With Forty-Two Illustrations by John Tenniel. Eleventh Thousand. London: Macmillan and Co., 1868. Original red cloth with cover vignettes in gilt, all page edges gilt.
Early Edition (fourth printing overall), of one of the landmark books of the 19th Century. The book was initially published in London in 1865, so dated, but John Tenniel was dissatisfied with the printing of his illustrations, so the book was held off the market (except for a very few copies, now bringing six figures); the 1865 copies were shipped to Appleton in New York, who issued them with their own title leaves dated 1866. There was then a new London printing dated 1866 (copies of either of these 1866 printings can now bring $50,000+). Over the coming years, there were numerous additional printings, still in the same-style binding, including this one: as quoted in WM&G,
The authoritative Bibliographical Catalogue of Macmillan & Co.'s publications... informs us that that the first edition [which became the first American edition] was published in 1865, the second [the first English edition to be published as such] in 1866, the third in 1867, the fourth in Feb. 1868, and the fifth from electrotype plates in Oct. 1868.
It is interesting to note, however, that there are 1867-dated copies reading "Fifth / Sixth / Seventh / or Eighth Thousand", and there are 1868-dated copies reading "Tenth / Eleventh / Twelfth / or Thirteenth Thousand" -- so clearly the copies of a single printing were divided up into several separate "Thousand"s. This copy dated 1868 reads "Eleventh Thousand," and its half-title has a presentation inscription (from "Grandmama" to a girl) dated Sept 12th 1868 -- which date would designate the "fourth edition" cited above.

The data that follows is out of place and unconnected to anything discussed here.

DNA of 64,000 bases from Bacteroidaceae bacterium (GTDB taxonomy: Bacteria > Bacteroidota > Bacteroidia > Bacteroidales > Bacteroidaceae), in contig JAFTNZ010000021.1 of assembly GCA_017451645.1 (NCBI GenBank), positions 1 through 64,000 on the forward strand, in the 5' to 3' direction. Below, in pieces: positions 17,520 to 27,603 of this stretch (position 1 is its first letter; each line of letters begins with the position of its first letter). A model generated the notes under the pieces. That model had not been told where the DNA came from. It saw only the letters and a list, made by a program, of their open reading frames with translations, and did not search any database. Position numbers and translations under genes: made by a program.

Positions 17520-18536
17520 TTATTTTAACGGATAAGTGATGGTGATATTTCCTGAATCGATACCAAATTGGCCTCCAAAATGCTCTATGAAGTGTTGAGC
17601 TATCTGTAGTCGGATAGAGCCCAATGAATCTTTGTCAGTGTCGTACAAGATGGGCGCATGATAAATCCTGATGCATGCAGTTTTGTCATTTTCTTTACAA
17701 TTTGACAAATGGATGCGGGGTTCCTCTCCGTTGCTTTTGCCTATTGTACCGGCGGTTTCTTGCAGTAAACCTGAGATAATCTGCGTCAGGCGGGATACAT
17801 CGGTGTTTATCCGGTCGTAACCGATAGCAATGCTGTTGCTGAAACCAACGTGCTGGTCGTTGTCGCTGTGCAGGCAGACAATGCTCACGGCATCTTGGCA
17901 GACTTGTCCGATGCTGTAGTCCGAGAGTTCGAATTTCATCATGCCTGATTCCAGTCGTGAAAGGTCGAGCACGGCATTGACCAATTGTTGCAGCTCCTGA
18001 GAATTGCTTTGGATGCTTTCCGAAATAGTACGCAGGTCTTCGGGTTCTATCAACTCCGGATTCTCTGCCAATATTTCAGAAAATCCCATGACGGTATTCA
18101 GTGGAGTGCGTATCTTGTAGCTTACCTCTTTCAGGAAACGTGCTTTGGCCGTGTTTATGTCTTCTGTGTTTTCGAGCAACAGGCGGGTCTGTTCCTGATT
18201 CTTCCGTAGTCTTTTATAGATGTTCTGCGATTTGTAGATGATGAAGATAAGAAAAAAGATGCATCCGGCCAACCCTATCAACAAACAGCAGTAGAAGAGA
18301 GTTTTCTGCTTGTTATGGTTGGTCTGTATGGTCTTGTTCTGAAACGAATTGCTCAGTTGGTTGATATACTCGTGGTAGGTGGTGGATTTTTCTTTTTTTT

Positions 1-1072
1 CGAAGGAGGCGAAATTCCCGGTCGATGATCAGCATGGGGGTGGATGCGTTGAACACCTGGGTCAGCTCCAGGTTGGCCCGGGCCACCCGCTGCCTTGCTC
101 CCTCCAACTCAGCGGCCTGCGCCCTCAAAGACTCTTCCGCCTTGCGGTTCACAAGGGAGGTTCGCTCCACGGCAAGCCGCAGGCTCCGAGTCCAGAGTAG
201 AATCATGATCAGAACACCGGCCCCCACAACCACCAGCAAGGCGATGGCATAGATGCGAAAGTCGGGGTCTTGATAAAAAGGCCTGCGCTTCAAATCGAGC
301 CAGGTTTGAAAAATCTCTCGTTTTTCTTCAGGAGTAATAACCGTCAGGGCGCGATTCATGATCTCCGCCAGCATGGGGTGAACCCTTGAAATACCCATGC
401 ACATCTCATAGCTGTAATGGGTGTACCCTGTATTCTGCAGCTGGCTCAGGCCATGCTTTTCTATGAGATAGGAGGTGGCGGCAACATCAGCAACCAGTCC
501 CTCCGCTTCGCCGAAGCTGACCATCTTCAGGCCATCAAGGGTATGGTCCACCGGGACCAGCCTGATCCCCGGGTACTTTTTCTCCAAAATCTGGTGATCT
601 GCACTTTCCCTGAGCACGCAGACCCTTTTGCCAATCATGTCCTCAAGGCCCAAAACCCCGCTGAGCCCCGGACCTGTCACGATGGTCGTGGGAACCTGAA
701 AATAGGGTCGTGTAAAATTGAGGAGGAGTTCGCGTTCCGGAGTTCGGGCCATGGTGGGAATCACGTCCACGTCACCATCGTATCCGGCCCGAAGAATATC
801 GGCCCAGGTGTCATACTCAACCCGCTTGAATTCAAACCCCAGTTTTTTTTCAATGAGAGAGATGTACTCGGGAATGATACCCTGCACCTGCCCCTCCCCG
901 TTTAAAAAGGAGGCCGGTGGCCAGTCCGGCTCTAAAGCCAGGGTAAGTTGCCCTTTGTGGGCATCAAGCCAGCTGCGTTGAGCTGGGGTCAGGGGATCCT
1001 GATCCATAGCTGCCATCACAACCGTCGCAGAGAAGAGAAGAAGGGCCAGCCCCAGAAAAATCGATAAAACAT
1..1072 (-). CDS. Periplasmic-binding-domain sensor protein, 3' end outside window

This is a very good copy, perhaps very good-plus: the red cloth is generally a bit mottled, and there are a droplet-mark on the front cover and a glass-ring on the back, but there is much less wear than it typically the case (very minor rubbing at some extremities). The original dark endpapers, bearing the booklabel of a seller in Windsor and of Burn & Co. the binder, are clean and intact. This is an excellent choice for the person who wants ALICE in its original binding style and with the original Tenniel illustrations, but at a price less than 1/100th of an 1866 copy's price. See Williams Madan & Green pp 27-31. Item #14533